Metal Gear Solid: Master Collection Vol 1 comes complete with the same world class, incredible games but sadly doesn’t feel like a worthy collection of this world-class franchise. The presentation causes unnecessary confusion and the preservation is surprisingly lacking across all the featured titles. There’s some great optional extras in here, such as screenplays for all games, a compilation for the franchise and a fan-dream of being able to play the different MGS 1 territorial variations along with playing some games on respective platforms for the first time. But nothing has moved on for MGS 2 and 3 since the HD Collection and without Twin Snakes or any major, noticeable tweaks to MGS1, there feels like a lack of desire to really maximise the potential of today’s platforms. This should have been a huge moment, bringing the original trilogy together like this, but you can’t help thinking this could and should have been more.
Lords of the Fallen is a fairly solid, enjoyable Souls-like that really finds the mood and atmosphere that was prevalent in early From titles. The use of Umbral offers some really clever mechanical ideas that keep things fresh, the dynamism to create combos also opens up a range of possibilities, and you’ve got a nice range of environments and bosses that provide a worthy challenge. There are some frustrations with combat though, between balance and abundance of enemies, as well as some technical hiccups and issues around the multiplayer component, but all told, this gets more right than it does wrong.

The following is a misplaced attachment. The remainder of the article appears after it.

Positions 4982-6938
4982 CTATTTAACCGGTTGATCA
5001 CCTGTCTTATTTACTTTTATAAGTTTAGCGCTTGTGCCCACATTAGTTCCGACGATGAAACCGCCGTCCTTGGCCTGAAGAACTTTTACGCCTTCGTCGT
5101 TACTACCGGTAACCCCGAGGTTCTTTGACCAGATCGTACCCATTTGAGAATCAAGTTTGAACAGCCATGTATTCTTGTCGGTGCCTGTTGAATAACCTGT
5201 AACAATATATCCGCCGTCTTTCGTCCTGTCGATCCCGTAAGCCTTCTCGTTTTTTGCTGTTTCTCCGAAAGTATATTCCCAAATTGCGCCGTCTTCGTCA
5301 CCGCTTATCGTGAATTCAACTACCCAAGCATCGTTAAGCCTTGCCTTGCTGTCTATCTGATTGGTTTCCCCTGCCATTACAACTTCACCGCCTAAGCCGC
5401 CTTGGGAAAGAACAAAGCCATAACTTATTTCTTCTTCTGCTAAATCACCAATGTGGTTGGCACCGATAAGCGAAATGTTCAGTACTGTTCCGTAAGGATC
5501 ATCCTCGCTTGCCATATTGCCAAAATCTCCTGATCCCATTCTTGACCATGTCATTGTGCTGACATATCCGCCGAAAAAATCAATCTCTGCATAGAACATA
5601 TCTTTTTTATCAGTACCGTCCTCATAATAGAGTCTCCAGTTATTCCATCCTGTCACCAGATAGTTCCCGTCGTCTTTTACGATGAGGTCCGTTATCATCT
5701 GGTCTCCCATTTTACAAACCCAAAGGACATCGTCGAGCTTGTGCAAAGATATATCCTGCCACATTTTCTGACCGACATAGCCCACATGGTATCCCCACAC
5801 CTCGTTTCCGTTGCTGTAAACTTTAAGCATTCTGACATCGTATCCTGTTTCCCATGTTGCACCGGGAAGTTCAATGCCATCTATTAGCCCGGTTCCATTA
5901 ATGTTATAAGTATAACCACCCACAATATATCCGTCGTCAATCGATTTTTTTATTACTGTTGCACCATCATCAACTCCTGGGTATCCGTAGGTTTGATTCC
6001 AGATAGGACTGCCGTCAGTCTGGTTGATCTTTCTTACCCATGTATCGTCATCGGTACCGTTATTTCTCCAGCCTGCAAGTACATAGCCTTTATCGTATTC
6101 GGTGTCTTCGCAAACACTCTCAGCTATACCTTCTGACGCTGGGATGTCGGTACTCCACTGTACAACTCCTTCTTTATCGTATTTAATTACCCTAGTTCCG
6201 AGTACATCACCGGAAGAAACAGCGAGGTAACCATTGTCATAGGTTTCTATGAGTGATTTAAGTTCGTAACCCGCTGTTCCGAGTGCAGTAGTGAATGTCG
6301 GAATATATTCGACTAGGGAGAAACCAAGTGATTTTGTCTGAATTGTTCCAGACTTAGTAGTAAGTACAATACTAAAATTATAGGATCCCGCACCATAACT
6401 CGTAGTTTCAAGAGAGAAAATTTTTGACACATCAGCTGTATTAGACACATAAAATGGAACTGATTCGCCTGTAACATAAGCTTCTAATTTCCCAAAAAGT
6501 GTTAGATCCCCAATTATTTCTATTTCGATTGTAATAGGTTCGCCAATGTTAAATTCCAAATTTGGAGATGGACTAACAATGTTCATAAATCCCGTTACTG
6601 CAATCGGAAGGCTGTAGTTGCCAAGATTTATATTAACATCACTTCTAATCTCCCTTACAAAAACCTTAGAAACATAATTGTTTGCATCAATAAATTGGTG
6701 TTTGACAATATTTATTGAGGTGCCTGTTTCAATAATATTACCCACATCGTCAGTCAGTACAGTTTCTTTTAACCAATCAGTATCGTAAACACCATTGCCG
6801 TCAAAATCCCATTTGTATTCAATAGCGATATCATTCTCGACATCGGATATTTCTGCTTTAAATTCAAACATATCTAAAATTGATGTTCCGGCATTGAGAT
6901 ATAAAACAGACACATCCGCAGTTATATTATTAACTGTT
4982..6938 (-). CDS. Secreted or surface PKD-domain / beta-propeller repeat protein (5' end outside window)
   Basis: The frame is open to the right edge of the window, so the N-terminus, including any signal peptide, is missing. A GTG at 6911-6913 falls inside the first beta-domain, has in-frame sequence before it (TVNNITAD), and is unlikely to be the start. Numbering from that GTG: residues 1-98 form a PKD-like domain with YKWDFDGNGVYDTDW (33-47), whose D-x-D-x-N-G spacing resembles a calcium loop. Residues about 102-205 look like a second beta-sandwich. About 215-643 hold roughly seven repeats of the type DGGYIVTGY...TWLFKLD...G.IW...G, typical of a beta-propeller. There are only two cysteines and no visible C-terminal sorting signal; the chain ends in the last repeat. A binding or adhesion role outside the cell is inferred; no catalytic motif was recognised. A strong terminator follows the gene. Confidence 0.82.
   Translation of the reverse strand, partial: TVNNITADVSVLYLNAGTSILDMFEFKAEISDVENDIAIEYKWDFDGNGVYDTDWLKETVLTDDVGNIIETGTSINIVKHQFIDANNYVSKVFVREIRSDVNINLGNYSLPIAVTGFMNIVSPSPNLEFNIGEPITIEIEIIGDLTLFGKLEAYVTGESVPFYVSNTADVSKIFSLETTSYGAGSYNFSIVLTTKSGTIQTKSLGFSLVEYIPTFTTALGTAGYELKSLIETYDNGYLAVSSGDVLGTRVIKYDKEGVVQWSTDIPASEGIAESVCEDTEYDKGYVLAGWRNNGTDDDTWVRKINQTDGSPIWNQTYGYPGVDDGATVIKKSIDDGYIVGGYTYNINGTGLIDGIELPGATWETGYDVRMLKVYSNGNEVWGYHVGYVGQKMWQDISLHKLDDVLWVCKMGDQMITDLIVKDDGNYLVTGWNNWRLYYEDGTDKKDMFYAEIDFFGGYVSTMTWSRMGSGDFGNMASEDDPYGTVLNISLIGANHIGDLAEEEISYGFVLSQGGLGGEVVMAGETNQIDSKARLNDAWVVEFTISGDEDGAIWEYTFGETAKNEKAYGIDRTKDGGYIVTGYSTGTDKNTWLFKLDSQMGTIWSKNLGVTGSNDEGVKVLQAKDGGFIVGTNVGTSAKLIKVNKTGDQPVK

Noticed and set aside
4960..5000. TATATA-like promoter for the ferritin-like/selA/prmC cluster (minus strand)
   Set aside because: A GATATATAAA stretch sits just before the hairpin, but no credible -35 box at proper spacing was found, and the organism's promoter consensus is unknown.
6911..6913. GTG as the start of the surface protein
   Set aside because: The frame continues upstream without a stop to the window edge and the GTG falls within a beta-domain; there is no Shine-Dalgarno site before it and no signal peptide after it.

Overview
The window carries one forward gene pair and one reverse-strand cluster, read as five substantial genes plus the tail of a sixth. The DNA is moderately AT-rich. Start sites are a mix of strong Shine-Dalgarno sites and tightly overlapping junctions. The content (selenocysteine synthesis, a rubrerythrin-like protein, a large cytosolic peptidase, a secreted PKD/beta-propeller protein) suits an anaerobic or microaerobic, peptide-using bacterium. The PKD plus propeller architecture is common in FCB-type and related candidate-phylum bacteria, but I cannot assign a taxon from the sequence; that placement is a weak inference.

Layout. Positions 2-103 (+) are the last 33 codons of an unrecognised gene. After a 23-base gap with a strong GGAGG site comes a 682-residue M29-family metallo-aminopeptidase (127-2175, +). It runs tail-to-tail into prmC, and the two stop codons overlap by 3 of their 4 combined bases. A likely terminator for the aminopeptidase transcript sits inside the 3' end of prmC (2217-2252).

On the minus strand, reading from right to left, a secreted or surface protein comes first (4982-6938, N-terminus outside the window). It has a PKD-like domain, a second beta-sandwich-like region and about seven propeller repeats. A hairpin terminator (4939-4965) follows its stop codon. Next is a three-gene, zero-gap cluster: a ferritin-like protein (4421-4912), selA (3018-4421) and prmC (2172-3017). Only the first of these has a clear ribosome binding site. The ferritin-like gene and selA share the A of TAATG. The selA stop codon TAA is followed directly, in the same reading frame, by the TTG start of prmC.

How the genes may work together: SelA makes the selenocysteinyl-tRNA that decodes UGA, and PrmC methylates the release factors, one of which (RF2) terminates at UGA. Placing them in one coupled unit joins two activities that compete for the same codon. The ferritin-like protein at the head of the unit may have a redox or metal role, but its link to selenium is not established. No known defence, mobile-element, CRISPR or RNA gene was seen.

Sonic Superstars is slick, smooth and the best Sonic game in a long, long time. It captures the spirit of the original series, modernises it in a way that will connect with today’s audience, and finally sets up an exciting pathway for the future of a franchise that has struggled to stay relevant. Not all concepts are the finished article, its ideas do run a bit dry late on and there is some stop/start gameplay here that can get a bit frustrating, but the creativity, energy, vibrancy, and thrill-seeking that permeates throughout will ensure this is one adventure you won’t soon forget and one you’ll want to replay again and again.
Gargoyles Remastered is an absolutely incredible reinvention of 1995 aesthetics with a beautiful style that feels like it’s been ripped out of the original cartoon and a stunningly recomposed soundtrack that tugs at those nostalgia strings. Unfortunately, it does still feel like a game trapped in time with clunky controls, sharp difficulty spikes and underwhelming boss battles. It’s also a bit limited in new features for this remaster, but at a fairly attractive price, the mechanics offer something a bit different from other games of this era and the style and setting has an atmosphere most platformers can only dream of.
Agatha Christie – Murder on the Orient Express retells the classic adventure in a surprisingly compelling way through two very different protagonists, an eclectic cast of suspects, and a wide range of puzzles that pay homage to the original while blending in modern concepts. Sound issues, regular backtracking, and random shifts in difficulty spikes might be a bit off-putting to some players but the decent writing, acting, and use of mind-mapping to sift through your adventure will keep you invested to the end.
Phantom Liberty is an absolute triumph in game design and one of the best pieces of DLC ever made. It’s that rare release that not only goes further than the base game but improves the overall experience with supporting updates. With a fantastic, unforgettable cast of characters, superb writing, tons of action, and wonderfully creative missions, if you’ve been waiting to play Cyberpunk 2077, this is the incentive you need to jack in. The content can be a bit too action-heavy with danger around every corner and there’s some time delays between missions which get a bit frustrating, but none of this is enough to deter you from Dogtown.